Monday, June 22, 2009
From Creamer Media in Johannesburg, I'm Amy Witherden.
Southern African Development Community trade ministers met in Cape Town on Friday against the backdrop of continuing unhappiness and division over the best way to proceed with economic partnership agreement negotiations with the European Union.
Relations between the "SADC-EPA" group, comprising Botswana, Lesotho, Namibia, Swaziland, Mozambique, Angola and South Africa, could be a particular point of strain. This, owing to the fact that Botswana, Lesotho, Namibia, Swaziland and Mozambique moved ahead in early June to sign "interim EPAs" with the EU, notwithstanding South Africa's objections.
There could be specific tension between some of the Southern African Customs Union members, given South Africa's subsequent warning that it may be forced to strengthen customs controls within Sacu.
South Africa's Trade and Industry Minister, Dr Rob Davies, argued that South Africa objected to the EPAs because of a lack of guarantees, and has no intention of seeking to precipitate the dismantling of Sacu.
According to the United Nations Development Fund administrator, Helen Clark, Ethiopia and Cape Verde are the only African countries on target to meet the United Nations antipoverty goals because poor nations have not received the support promised by richer ones.
The UN Millennium Development Goals to reduce poverty were agreed at a UN summit in 2000 and set African and other poor countries targets to raise living standards by 2015.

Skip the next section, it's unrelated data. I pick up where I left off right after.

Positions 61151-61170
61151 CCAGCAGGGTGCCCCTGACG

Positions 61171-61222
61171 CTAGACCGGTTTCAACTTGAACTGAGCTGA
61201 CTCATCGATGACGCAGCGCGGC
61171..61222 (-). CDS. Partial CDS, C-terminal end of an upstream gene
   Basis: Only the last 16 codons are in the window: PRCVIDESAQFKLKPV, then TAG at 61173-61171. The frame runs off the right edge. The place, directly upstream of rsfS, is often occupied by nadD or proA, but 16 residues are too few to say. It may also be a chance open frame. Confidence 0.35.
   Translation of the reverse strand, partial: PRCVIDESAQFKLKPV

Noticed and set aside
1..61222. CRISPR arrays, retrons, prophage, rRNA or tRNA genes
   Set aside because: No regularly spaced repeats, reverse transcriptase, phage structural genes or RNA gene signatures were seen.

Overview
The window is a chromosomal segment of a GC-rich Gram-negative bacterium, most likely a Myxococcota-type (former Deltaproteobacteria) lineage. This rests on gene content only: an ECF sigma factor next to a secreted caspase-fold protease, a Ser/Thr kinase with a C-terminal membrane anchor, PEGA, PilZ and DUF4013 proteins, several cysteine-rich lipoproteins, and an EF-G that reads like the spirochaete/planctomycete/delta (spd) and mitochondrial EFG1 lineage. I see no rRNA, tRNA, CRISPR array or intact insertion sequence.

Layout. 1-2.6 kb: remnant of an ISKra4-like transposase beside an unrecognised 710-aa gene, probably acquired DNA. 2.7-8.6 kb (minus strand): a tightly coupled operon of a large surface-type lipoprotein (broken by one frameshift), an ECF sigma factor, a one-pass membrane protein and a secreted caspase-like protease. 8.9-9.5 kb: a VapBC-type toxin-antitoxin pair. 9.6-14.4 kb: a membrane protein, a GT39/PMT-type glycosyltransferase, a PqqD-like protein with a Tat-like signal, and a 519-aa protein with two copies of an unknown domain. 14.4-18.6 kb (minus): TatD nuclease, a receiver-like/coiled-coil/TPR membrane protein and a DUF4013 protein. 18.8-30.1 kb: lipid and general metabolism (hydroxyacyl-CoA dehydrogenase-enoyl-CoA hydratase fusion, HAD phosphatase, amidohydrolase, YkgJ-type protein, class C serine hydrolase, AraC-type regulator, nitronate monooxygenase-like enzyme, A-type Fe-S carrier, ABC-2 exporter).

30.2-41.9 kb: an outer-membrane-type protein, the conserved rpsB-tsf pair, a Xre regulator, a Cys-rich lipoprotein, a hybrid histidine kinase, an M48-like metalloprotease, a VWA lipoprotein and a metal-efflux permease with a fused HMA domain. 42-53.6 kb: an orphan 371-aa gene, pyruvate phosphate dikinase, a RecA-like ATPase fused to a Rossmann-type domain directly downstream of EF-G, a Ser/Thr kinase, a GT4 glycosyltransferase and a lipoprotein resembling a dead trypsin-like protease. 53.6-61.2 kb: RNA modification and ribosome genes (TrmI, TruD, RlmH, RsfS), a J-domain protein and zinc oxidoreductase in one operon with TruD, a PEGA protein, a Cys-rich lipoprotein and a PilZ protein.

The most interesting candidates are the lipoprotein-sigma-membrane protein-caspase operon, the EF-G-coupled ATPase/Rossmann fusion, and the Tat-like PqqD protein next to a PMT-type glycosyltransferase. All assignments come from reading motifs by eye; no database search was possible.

Clark says that Africa has made the least progress in meeting those goals, and only $3-billion of the $25-billion that Group of Eight nations pledged for Africa by 2010 had so far reached the countries it was earmarked for.
Clark adds that agriculture still represents the continent's best hope to pull itself out of poverty.
The UN contributes about 21% of the world's roughly $100-billion annual development aid.
Back home, the public service coordinating bargaining council says that the occupation specific dispensation, which is at the root of strike threats from public service workers, is "complicated" to negotiate.
The council's vice-chairperson of labour says that talks on implementing the OSD between the government and labour need a lot of work. He conceded, however, that it should have been put into place a long time ago.
As doctors renew their strike threats, the PSCBC gave an assurance that agreements on the OSD - a revised salary structure applicable to the public service - would be signed by June 30.
Government and labour have been in negotiations with various sector councils on the implementation of the OSD since 2007.
Also making headlines:
South Africa's Health Ministry says that there is no need to panic over swine flu.
Southern African Development Community leaders meet in an effort to resolve the crisis in Madagascar.
And, Zimbabwean Prime Minister Morgan Tsvangirai is jeered for his "come home" plea to Zimbabwean exiles in Britain.
That's a roundup of news making headlines today.